Implementing dynamic, read-only object properties in PHP

I was recently working on a PHP project where i needed (or would of liked) an object to have publicly available properties which were read-only. Unfortunately PHP doesn’t support this and the usual way of implementing something similar was to have private properties and standard getter methods. The trouble with getter methods is that sometimes they seem a little like overkill, especially if you’re only accessing a name or an age, etc. Do you really need a method call to return a simple string or number that is always the same? Plus, in my opinion, they are harder to read than properties, although it could be argued only slightly.

But, take a look at these two lines of code:

To me the first one is much more meaningful and better reflects what it represents, not only that but if this is concatenated within another string the readability of its simplicity increases.

Magic methods

So in order to simulate properties that are read-only i need to use some PHP kung fu called magic methods.

So what are magic methods? Basically, they are special methods of a class that when defined are called when certain actions are performed on that class’ instantiated object. One simple example would be, the  __construct()  magic method which is called whenever a class is instantiated. There are 14 magic methods in total as of PHP v5.3 but the two i’ll be mainly using here are  __get()  and  __set() .

The __get() method is called when you attempt to access a property of an object that is not accessible. It receives one parameter, the name of the property trying to be accessed and it returns one value, which will be treated as the value of that property.

The __set() method is called when you attempt to change the value of an object property that is not accessible. It receives two parameters, the name of the property trying to be accessed and the new value of that property.

Okay, so lets see some code. First i’ll show you a simple class that provides a little framework for working with read-only properties.

Here i’m using an array called  $Data  to hold the read-only properties instead of defining them in the class body. When code tries to access these properties and because they can’t be found (in the class body) the  __get()  and  __set()  magic methods will trigger.

If you notice inside the  __get()  method i’m using  array_key_exists()  to test if the property trying to be accessed is actually within the  $Data  array. If it is, return its value, if it’s not, display an error.

Conversely, if code tries to set a property value (which is not accessible) the  __set()  method is triggered and just shows an error. I show an error here because i want them all to be read-only.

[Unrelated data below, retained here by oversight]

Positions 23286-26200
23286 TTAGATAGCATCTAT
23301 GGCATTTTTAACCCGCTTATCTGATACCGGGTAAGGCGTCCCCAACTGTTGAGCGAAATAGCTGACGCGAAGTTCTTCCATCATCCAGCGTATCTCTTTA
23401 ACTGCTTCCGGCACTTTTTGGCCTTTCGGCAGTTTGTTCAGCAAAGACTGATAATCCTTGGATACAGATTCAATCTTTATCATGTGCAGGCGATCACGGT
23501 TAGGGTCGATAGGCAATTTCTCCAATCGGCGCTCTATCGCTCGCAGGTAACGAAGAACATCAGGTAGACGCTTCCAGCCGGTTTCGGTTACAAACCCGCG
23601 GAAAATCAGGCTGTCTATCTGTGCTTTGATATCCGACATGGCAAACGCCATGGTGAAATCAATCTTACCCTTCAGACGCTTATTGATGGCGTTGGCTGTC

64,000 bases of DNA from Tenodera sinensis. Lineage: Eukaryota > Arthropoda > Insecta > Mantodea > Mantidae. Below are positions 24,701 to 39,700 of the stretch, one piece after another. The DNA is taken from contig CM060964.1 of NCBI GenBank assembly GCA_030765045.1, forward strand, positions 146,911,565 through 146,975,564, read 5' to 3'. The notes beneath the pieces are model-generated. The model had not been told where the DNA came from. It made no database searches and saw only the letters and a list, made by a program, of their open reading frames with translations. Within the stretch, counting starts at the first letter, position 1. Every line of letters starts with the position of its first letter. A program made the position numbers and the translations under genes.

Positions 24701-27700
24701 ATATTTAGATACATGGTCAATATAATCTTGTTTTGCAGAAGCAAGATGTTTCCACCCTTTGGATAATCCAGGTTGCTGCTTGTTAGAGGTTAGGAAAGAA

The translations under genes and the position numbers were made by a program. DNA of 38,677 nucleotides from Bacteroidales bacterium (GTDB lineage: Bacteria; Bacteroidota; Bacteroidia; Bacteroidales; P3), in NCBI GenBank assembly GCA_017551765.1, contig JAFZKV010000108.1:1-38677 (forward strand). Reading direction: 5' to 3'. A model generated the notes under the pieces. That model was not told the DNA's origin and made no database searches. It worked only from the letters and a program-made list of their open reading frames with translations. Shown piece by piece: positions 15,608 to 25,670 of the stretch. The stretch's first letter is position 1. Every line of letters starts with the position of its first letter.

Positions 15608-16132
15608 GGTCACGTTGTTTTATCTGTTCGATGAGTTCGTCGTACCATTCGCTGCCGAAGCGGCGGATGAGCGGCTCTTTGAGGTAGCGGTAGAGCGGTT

To demonstrate, i’ll create a simple class which inherits from the above class.

Not bad eh? Because the code is trying to access properties that don’t exist, i can re-route the request to the  $Data  array using the magic methods, very neat indeed! But wait, there’s more.

Dynamic property loading

Say for example you have a huge class that is composed of smaller classes and that each of the smaller classes need database or file access in their constructors to initialise their objects properly. If you instantiated a huge object, all the little ones would usually be instantiated at the same time, accessing their individual resources whether you actually use them or not. What would be a better scenario is that you are able to instantiate a huge object and have each of the smaller ones instantiate themselves when actually accessed.

Using the above code as a starting point, i can add dynamically instantiating objects which initialise themselves when i actually access them as properties.

Here i’ve overridden the  __get()  magic method in the  User  class with one that dynamically loads the  Address  property when accessed for the first time. Subsequent access to the same property is from the  $Data  array because  array_key_exists()  returns true on account of the Address  property now exists in the  $Data  Array. Awesome!

I’ll stop now as this post is a lot longer than i anticipated but hopefully you can see that using PHP’s magic methods you can open up new avenues in dynamic object behaviour. Take a look at the magic methods page in the PHP documentation and see how they could help in your next project.

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